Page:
Avoid Market Cycle Confusion

If the mere mention of a market cycle puts a shellac-like gloss over your eyes…

Today’s piece is for YOU!

Now, I’ll be the first to admit that the subject of cycles is a complex one. In fact, I cynically suspect some market analysts prefer to keep it that way. This allows them to make smart-sounding proclamations, like: “A confluence of cyclical decelerations are yada yada.”

Intricate discussions on any given market cycle no doubt leaves practitioners excited while the average retail investor is left lost and confused.

Yet, my investment research service, which bears the name Cycle 9 Alert, is anything but complex or confusing. And I promise, it will NOT leave you feeling lost!

That’s why, today, I want to give you a peek into how I view cycles, as they relate to Cycle 9 Alert.

A few pictures should help make it “click”…

Market Cycle Simplified

 Here’s an illustration of a hypothetical “cycle”:

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Pretty simple, right?

Think of that cycle plot as a measure of the temperature in your house when closely controlled by your thermostat. When the actual room temperature gets too hot (a cycle peak), the air kicks on and cools the room… until the room gets too cold (a cycle trough), which then prompts the heat to kick on. This cyclical rhythm repeats indefinitely and with precision.

Great! Now put that image aside because I’ve never seen a single market/stock trade follow this perfect, pretty cycle. (C’mon! Common sense tells us it can’t be that easy, right!?)

Moving on…

You can manipulate the perfect cycle — stretching and contracting it, like a slinky — to get a bunch of different cycles. They might look like this…

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These are all cycles, but since they peak at different times, they’re uncoordinated. They’re NOT in sync.

And they’re a great representation of what goes on in the stock market. We see a slew of uncoordinated cycles move stock prices up and down. But, instead of five different cycles (shown above), I’d say there are more like five hundred cycles operating all at once.

The fact that so many uncoordinated cycles are operating simultaneously, and independently, makes it extraordinarily difficult to pinpoint turnrns in the market.

This view of cycles, too, is NOT what Cycle 9 Alert is all about… so forget it as well.

Here’s what you really need to know…

You should be familiar with the next graphic I’ll show you. It’s a standard fixture here at Dent Research…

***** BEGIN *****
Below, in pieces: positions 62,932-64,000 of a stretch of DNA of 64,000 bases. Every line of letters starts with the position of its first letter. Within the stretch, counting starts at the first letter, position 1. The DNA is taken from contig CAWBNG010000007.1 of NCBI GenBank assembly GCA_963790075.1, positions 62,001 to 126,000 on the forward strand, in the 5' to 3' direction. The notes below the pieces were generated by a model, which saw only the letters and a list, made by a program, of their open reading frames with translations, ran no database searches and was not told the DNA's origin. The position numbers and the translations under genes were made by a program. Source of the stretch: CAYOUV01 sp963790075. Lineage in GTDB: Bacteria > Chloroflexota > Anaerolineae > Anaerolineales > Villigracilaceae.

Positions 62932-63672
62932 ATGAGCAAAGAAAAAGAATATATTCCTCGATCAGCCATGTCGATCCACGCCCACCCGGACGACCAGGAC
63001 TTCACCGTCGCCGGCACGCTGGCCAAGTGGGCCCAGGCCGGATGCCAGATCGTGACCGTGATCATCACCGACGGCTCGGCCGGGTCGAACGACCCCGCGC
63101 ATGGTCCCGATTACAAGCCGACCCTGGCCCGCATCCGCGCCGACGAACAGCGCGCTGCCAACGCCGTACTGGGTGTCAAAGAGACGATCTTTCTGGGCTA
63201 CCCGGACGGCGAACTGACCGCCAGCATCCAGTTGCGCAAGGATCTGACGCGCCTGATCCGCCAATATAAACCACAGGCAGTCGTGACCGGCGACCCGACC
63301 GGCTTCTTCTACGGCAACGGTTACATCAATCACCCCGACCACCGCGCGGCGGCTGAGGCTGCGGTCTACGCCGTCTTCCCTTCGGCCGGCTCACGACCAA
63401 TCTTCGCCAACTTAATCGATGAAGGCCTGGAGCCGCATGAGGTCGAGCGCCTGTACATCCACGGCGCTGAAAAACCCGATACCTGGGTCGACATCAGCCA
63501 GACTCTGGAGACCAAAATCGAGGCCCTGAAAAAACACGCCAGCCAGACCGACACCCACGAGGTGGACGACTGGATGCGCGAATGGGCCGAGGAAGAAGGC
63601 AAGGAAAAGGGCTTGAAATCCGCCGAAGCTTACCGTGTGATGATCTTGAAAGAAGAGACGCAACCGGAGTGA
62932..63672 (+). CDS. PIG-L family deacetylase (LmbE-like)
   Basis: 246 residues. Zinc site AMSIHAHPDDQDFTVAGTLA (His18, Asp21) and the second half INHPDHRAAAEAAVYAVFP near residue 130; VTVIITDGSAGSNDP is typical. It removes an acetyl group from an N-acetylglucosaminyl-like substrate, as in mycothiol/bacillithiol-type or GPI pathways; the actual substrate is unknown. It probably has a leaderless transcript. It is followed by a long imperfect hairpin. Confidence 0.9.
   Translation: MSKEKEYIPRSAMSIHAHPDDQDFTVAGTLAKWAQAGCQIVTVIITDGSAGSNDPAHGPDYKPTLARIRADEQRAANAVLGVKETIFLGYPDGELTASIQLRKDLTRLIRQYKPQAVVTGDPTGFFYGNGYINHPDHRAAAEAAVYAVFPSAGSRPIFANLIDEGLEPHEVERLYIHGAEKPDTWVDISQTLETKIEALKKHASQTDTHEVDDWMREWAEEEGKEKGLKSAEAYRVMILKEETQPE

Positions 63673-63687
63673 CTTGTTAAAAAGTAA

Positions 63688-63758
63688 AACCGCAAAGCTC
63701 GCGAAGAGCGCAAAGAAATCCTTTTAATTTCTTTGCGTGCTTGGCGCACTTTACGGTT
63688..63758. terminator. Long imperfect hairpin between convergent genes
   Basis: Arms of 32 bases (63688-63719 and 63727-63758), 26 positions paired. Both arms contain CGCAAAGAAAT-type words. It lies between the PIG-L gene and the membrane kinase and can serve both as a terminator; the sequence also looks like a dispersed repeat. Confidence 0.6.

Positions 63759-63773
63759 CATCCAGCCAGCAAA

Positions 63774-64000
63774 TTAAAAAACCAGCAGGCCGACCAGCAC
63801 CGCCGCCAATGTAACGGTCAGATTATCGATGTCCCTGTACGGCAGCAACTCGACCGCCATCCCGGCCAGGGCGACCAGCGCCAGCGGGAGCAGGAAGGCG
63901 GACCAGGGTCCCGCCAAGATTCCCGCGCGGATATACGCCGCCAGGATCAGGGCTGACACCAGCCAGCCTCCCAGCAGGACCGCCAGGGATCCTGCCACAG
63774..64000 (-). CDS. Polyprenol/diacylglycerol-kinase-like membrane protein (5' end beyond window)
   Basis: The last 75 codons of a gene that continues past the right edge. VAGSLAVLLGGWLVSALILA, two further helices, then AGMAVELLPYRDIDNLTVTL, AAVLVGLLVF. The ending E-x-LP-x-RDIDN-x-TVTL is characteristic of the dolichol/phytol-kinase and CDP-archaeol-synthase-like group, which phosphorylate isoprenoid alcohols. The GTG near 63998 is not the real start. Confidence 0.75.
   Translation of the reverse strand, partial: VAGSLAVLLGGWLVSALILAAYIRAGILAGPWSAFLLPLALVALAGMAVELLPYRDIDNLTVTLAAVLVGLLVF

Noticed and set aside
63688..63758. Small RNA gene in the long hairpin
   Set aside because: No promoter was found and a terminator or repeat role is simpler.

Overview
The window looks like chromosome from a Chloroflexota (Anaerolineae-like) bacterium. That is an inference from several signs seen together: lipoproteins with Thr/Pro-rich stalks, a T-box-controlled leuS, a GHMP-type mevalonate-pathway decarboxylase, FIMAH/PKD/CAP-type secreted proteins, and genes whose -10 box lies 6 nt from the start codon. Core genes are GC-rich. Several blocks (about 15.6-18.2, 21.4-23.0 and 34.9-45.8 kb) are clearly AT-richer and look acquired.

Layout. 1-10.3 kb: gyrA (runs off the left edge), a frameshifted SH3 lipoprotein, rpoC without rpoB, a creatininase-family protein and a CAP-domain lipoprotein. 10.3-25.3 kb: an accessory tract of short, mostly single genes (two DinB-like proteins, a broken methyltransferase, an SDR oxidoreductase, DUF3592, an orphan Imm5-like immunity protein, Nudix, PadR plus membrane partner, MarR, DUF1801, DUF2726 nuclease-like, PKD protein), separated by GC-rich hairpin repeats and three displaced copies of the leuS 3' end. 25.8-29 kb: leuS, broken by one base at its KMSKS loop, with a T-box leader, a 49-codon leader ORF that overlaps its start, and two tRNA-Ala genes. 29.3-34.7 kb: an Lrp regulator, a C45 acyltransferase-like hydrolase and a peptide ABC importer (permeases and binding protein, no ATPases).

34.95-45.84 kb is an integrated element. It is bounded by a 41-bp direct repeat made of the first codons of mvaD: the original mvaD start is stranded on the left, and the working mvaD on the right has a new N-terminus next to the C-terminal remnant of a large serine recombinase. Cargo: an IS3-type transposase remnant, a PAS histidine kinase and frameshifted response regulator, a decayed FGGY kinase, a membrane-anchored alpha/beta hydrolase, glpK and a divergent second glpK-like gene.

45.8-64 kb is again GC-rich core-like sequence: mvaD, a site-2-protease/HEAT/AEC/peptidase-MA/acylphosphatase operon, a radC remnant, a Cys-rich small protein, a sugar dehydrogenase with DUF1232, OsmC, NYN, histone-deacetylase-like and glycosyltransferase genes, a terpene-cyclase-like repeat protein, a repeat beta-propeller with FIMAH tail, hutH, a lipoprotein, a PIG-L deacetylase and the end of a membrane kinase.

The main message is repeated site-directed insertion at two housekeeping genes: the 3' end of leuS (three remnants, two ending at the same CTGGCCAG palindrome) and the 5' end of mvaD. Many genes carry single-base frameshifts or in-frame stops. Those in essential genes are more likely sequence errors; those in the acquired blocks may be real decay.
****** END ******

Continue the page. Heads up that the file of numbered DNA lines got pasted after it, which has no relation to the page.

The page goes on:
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The S-Curve is a cycle of sorts. Half a cycle to be exact. It describes the portion of a cycle where, after bottoming, a rapidly accelerating upswing takes the plot to a new peak.

When an S-Curve is plotted to describe the emergence of a new technology, that rapid upswing portion of the cycle is when the technology becomes widespread. And that’s the time during which you want to have an investment in that company.

But I also think of the S-Curve in terms of sector cycles, which I explain in more detail here.That’s because each of the nine market sectors go through periods when they underperform the market… and then periods when they outperform the market.

So think of one full market cycle as one period of underperformance and one subsequent period of outperformance.

The outperformance period is precisely the S-Curve. That’s when the sector has built up so much bullish momentum that it quickly accelerates, blasting past the performance of the S&P 500. That’s “the power of the S-Curve,” as Harry Dent so passionately exclaims .

And that’s exactly what my algorithm is designed to detect — that point in time, at the bottom of the S-Curve, when the sector is poised to take off like a rocket ship toward the cycle peak.

OK, if you’ve stayed with me this far, the rest is a piece of cake…

Here’s the last graphic that describes how Cycle 9 Alert harnrnesses the power of cycles…

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This graphic simply shows three S-Curves linked to one another. Let’s start with the orange one.

Imagine the orange plot represents the energy sector. The aim of Cycle 9 Alert is to determine when the energy sector is poised to outperform the market. That point is indicated by the first orange arrow, just before the S-Curve turnrns up quickly.

When my Cycle 9 Alert algorithm determines the sector is at this “prime” spot, I recommend a bullish play in the energy sector.

After a couple of months, the energy sector will start to lose some of its market-beating strength. That point in time is represented by the second, uppermost orange arrow.

Past that point, the energy sector is not likely to beat the market averages. As such, it’s time to move on to a different sector. But we don’t just move on to any sector. We turnrn our attention to a sector that is newly entering that prime spot at the bottom of the S-Curve.

On the graphic above, we basically jump from the top of the orange curve to the bottom of the dark blue curve, which represents the technology sector, for instance. Then we ride the technology sector up the S-Curve, as its positive momentum propels it higher and faster than the broad market averages.

And that’s it!

We do this over and over in “rinse and repeat” fashion.

And when the broad market is declining, we follow the same procedure… only we look for sectors that have already peaked, or reached the top portion of the S-Curve. These sectors, since they’re “past their prime,” drop harder and faster than average during bear markets.

You don’t have to be a rocket scientist, nor a “cycles expert,” to understand why this method works so well.



Adam O’Dell

Using his perfect blend of technical and fundamental analysis, Adam uncovers investment opportunities that return the maximum profit with minimum risk.